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Growing Up in Cuba: How I Learned to Code Without a Computer

Ronny Rodriguez
Senior Cloud Engineer
Riverwoods, IL
Pronouns: He/Him/His

Leaving the small town in Cuba where Senior Cloud Engineer, Ronny Rodriguez, grew up meant major culture shock. Learn how he ultimately launched his career in tech— despite never touching a computer.

I learned to code without a computer. I wrote programs with a ballpoint pen, on notebook paper. This was the reality of being born and raised in Cuba. The Cuban government heavily restricted our access to technology. I learned early on that resiliency and determination weren’t just beneficial life skills, they’re imperative survival tools. Now, as a Senior Cloud Engineer at Discover, there’s very little that intimidates me. I’ve spent a lifetime learning to adapt.

I was first exposed to computer science in 4th grade. I used a computer that was already a decade old for its time. The basic system used audio cassettes to load programs. In 10th grade, I learned MSX-Basic. We didn’t have computers at school, so we did all of our development with pen and paper. I hand wrote line upon line of code, never experiencing the moment when code transforms from letters and symbols into frantic activity. I’d finish an assignment, stare at the page and strain to imagine the results.

When I started university in 2001, I received a proposal to work for the university’s development team. I’d still never coded on an actual computer. I took the role based on the pure challenge, combined with an odd need to prove how boring and awful programming was. I paid a friend for 4, one hour sessions to learn Visual Basic 5. The Cuban government strictly forbid personal computers, cellphones and internet access until 2008, so learning on my own wasn’t an option. I joined the development team with just 4 hours of programming experience on an actual computer.

On my first project, we developed a physics simulator based on mathematical models. I spent many nights at the university accessing the highly restricted and exceedingly slow internet. Although Linux wasn’t widely known at the university, I ran my machine with Debian Linux 3. I taught myself to configure different services like Webservers, DNS and DHCP. I learned new languages like C++, Delphi and basic BASH. Rather than proving that programming was boring, I saw for the first time how exhilarating it could be. I spent 6 years of studying, working as a developer and teaching math at the university before deciding to move out of Cuba, to Mexico.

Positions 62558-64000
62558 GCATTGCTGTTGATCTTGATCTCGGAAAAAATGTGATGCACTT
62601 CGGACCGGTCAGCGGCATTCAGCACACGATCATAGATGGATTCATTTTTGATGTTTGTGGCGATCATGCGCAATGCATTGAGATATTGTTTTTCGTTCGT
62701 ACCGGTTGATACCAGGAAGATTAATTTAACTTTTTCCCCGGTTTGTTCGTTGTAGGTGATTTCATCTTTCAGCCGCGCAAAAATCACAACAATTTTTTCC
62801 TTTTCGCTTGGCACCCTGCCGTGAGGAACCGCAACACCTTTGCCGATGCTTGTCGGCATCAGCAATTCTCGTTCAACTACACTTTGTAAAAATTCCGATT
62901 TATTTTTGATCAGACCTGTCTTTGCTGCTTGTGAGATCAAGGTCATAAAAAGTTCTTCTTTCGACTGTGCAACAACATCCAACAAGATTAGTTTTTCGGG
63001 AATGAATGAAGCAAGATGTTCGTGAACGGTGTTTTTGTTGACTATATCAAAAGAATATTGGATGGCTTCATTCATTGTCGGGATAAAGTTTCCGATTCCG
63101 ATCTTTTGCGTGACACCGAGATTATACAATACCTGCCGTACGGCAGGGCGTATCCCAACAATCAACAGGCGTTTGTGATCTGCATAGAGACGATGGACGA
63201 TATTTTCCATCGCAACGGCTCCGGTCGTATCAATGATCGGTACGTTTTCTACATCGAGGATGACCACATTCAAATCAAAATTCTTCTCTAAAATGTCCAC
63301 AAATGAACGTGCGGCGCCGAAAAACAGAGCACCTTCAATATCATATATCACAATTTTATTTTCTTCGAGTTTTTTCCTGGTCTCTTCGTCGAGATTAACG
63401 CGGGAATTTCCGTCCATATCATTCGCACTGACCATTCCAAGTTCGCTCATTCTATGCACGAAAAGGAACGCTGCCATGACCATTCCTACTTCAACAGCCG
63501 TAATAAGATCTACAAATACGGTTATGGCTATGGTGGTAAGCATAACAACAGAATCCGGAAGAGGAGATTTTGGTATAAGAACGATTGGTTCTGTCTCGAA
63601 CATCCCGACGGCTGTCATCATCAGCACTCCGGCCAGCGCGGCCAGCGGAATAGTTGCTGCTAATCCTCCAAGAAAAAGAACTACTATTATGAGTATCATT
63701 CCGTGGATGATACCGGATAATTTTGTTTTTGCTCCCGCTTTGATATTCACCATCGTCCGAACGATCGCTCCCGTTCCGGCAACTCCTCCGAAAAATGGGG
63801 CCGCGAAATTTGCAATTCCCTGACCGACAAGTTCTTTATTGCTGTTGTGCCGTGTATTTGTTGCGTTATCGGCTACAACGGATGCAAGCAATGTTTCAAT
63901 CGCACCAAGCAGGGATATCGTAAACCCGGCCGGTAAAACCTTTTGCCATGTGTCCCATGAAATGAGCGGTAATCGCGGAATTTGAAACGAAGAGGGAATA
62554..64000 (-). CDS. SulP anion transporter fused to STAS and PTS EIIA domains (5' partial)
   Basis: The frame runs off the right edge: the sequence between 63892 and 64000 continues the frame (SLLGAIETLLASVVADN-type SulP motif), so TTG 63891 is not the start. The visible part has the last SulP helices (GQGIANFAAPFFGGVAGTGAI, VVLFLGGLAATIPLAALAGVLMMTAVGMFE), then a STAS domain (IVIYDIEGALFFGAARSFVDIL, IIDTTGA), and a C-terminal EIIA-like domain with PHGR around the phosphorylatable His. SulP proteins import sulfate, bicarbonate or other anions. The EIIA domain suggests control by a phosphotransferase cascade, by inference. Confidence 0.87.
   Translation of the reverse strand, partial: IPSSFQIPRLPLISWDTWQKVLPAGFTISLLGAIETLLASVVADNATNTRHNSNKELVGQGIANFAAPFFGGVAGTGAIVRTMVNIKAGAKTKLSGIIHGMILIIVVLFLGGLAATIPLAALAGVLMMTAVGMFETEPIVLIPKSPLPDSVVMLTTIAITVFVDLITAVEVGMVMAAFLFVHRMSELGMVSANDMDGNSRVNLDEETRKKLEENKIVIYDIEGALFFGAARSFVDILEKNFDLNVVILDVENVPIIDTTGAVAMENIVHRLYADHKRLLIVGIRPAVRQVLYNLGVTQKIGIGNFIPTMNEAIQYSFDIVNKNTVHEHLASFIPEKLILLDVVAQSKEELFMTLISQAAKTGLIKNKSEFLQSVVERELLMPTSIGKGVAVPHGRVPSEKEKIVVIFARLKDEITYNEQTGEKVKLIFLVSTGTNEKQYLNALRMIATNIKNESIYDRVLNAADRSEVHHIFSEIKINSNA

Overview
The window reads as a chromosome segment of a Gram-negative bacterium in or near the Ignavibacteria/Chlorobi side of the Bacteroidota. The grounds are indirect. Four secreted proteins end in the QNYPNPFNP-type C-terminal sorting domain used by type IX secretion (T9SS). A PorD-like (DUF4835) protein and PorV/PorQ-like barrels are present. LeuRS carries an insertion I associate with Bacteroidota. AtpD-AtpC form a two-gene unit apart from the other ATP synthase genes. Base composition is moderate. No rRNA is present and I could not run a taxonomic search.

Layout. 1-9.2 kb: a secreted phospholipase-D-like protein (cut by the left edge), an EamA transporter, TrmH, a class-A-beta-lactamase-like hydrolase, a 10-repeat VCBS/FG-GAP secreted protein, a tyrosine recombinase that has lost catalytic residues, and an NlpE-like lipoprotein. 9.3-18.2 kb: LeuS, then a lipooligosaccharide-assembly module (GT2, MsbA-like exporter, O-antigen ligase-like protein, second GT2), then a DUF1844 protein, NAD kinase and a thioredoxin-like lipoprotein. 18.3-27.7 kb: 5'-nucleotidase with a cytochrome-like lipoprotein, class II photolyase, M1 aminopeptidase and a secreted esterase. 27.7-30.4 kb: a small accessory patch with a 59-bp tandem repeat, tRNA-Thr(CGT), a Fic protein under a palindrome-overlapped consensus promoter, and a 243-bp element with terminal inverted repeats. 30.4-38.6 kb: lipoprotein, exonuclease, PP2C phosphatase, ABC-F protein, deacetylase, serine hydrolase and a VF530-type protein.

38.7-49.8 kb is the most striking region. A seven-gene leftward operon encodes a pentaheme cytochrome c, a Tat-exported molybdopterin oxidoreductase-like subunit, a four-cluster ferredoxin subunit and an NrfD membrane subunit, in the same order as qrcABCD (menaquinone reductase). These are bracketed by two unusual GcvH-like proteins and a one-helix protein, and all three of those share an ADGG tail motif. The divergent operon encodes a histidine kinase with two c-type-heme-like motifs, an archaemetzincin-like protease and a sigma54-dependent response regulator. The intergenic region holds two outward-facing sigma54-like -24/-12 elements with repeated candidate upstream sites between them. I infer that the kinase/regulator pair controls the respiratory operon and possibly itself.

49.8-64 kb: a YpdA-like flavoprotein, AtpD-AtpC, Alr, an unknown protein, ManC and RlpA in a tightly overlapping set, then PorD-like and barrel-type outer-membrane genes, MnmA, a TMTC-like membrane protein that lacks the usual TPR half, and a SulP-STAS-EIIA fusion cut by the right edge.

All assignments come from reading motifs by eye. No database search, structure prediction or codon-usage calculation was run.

Mexico was a whole new world for me. I had to learn too many things all over again. Not only was technology heavily restricted in Cuba, but I was also from a small town. I’d moved to Mexico City, a city of over 20 million people, and experienced uncensored internet for the very first time. Just reading the news felt scary, having grown up with all international news sites forbidden. I spent countless nights in Mexico teaching myself new programming languages like PHP, Java and SQL. I began learning virtualization and had to soak in decades of information and technological advancement.

After 4 years, I moved to Miami, Florida with a passion for code and servers. I took a new job, which required some web development and used programming languages I’d never encountered before: ASP and ASP.NET. I enrolled in several online education platforms and pursued new cloud and redhat administration certifications to build my knowledge. I understood then that learning never ends.

My current role at Discover moves fast, the environment is like a startup. Though we have the security and processes of a big company, we innovate quickly. I frequently still use online video sites to visually understand new tech, learn what it does, how it works and evaluate if it’s worth pursuing further. If I’m captivated, and I often am, I’ll find as much documentation as I can to better understand it. I still rely on online education platforms to fully understand new tech.

I always find ways to use new tech at work or home to improve processes, make things run faster and more efficiently. My process is: watch, learn, apply, explain to others. The moment I’m able to explain it to someone else is when I know I’ve truly gained deep knowledge.

After every year ends, I ask myself: What did I learn this year? That question keeps me motivated to grow. Despite all the challenges in 2020, it’s been a strong year for learning. I’ve had the chance not only to learn new things, but to apply my new knowledge in my job.


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